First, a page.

Documentaries and classroom materials that address the civil rights movement often portray “angry white people doing awful things,” Cleminshaw says, and can overlook the examples of white people, such as Anne and Carl Braden, who were allies in the struggle for civil rights.
“It’s a hard thing to counteract,” Cleminshaw says. “If students get in the habit of stereotyping at all in any one way, it leaves them more ready to stereotype in other ways.”
Learning from History
Part of the trick is to help students separate unfounded stereotypes from authentic regional differences.
Colin Woodard is a foreign correspondent for The Chronicle of Higher Education. In Woodard’s recent book, American Nations: A History of the Eleven Rival Regional Cultures of North America, he investigates the origins of these differences.
“Some of our regional stereotypes,” Woodard says, “actually have historical roots.”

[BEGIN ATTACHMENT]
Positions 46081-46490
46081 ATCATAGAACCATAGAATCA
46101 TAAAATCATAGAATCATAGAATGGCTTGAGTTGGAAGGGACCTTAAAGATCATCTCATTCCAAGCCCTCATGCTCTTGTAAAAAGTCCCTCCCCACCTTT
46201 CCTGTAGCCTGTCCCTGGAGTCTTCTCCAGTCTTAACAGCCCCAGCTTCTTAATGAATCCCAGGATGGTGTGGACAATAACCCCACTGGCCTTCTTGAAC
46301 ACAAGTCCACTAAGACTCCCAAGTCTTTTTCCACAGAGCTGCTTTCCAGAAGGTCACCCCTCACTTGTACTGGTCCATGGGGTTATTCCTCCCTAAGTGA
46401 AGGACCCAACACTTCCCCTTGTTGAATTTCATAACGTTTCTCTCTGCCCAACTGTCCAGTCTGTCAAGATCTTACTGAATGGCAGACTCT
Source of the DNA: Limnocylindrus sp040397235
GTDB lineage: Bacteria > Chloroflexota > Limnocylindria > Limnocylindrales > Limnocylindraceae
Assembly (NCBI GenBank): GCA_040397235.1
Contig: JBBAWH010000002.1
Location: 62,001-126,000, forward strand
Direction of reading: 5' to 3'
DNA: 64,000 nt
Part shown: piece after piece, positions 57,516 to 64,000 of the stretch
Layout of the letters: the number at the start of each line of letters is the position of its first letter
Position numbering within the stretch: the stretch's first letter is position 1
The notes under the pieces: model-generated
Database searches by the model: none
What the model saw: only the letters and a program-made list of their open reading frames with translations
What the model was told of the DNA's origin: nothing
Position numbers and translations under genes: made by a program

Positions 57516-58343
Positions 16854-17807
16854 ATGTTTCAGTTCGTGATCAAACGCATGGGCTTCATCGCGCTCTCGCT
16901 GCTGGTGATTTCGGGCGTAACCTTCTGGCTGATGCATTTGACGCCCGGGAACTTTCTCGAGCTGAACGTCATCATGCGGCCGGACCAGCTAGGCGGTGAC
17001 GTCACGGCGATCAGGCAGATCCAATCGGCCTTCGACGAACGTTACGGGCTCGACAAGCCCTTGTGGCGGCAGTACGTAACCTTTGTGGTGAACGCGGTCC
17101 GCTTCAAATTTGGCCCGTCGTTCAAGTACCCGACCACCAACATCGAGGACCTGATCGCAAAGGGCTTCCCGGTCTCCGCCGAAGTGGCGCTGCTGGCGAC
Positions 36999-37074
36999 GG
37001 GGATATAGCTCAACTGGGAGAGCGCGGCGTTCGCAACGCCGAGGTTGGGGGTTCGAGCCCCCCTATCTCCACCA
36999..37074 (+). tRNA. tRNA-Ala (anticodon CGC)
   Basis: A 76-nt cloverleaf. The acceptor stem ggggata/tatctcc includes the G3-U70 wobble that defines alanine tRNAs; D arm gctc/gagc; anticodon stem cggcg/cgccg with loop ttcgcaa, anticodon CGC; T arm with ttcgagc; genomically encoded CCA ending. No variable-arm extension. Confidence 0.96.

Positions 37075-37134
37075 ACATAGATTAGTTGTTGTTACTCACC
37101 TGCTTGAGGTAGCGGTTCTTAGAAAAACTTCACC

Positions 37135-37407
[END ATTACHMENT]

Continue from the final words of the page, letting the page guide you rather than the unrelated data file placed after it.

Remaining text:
Early settlers in New England, he found, came from densely populated, relatively wealthy areas of the British Isles. In contrast, settlers in Appalachia came from war-torn areas, where there was little rule of law.
Evidence of these histories can been seen today, Woodard argues, everywhere from regional cultural values, to modern-day voting patterns, to why so many technological innovations come from California.
“Regionalism has defined our history to a degree that a lot of people don’t realize,” Woodard says. “A lot of these biases are an outgrowth of that history. Understanding this is important to education, in general, and to fostering tolerance, in particular.”